Abstract: A new automatic wheeze detection method which is based on image processing techniques applied to the sonagram was developed here. In the calculation of the sonagram, autoregressive and FFT spectrum estimation methods were compared. The method was validated in four wheezing asthmatic patients by a pulmonary physician. Nine out of ten wheezes longer than 250 ms were detected. Very short wheezes were not detected. The false positive amount of wheezing in control subjects was only about 1%. The method extracts also information about the frequency, duration, flow and volume associated with the wheezes.
Abstract: Wheezes are abnormal sounds which are known to be relevant to Chronic Obstructive Pulmonary Diseases (COPD). The analysis of such signals is especially useful in patient monitoring or pharmacology. Respiratory sounds are dependent on the flow and the volume. Furthermore, they can be the result of a complex mixture of events. The analysis of lung sounds can be greatly improved with time-frequency techniques because these methods highlight the evolution of the spectra of events. In this paper, we present the application of the Adaptive Local Trigonometric Decomposition (ALTD) to lung sound analysis. This analysis provides an optimal representation of the…signal in the time-frequency domain with a lattice which is adapted in time. In our work, the parameterization of the ALTD is studied for the detection of wheezing phenomena.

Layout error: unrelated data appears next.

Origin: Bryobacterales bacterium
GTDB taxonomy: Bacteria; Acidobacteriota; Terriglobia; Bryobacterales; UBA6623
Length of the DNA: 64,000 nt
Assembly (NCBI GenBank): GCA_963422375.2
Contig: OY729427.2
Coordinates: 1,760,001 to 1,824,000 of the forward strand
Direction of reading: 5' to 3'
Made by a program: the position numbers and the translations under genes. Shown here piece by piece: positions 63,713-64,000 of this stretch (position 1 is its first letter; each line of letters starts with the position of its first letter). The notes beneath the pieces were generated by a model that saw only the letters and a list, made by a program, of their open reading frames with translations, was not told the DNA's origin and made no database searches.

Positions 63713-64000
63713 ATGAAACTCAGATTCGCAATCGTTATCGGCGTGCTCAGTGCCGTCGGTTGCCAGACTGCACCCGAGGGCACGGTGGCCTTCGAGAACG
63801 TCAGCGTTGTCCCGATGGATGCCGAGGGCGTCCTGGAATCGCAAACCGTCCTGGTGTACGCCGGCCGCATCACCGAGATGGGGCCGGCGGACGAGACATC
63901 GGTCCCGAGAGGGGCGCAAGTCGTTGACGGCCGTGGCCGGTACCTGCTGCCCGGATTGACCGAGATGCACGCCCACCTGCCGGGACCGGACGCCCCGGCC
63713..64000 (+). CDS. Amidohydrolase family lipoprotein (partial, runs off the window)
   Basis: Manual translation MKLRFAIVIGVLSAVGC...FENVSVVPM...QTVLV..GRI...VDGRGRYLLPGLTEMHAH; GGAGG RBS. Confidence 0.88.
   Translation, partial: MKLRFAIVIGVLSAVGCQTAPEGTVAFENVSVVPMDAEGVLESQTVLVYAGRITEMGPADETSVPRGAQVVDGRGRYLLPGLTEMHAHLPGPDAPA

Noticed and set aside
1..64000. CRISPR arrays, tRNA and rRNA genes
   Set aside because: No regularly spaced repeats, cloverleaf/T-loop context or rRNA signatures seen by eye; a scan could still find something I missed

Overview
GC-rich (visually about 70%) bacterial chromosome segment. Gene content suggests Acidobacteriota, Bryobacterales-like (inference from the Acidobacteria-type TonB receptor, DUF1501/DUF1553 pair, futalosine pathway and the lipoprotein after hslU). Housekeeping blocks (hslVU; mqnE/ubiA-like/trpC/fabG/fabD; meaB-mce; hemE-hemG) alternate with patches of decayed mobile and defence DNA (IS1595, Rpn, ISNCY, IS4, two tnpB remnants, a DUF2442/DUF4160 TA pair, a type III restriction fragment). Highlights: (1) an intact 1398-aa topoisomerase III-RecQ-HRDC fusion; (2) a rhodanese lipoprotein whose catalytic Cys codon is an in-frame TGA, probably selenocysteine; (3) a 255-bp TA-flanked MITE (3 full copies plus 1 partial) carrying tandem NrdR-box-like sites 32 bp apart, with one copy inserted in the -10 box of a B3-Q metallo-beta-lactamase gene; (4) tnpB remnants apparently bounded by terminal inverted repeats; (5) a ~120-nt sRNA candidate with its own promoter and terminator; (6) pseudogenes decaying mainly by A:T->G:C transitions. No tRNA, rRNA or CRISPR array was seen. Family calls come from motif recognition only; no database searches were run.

Abstract: Respiratory sounds are composed of various events: normal and so-called adventitious sounds. These phenomena present a wide range of characteristics which make difficult their analysis with a single technique. Adapted time-frequency and time-scale techniques allow to fit best, under constraints, the accuracy of analysis of a time segmentation and, by the way, make feasible the study of complex signals. We present here new approaches based only on the wavelet packet decomposition to segment respiratory sounds.
Abstract: In this paper, a wavelet packet-based method is used for detection of abnormal respiratory sounds. The sound signal is divided into segments, and a feature vector for classification is formed using the results of the search for the best wavelet packet decomposition. The segments are classified as containing crackles, wheezes or normal lung sounds, using Learning Vector Quantization. The method is tested using a small set of real patient data which was also analysed by an expert observer. The preliminary results are promising, although not yet good enough for clinical use.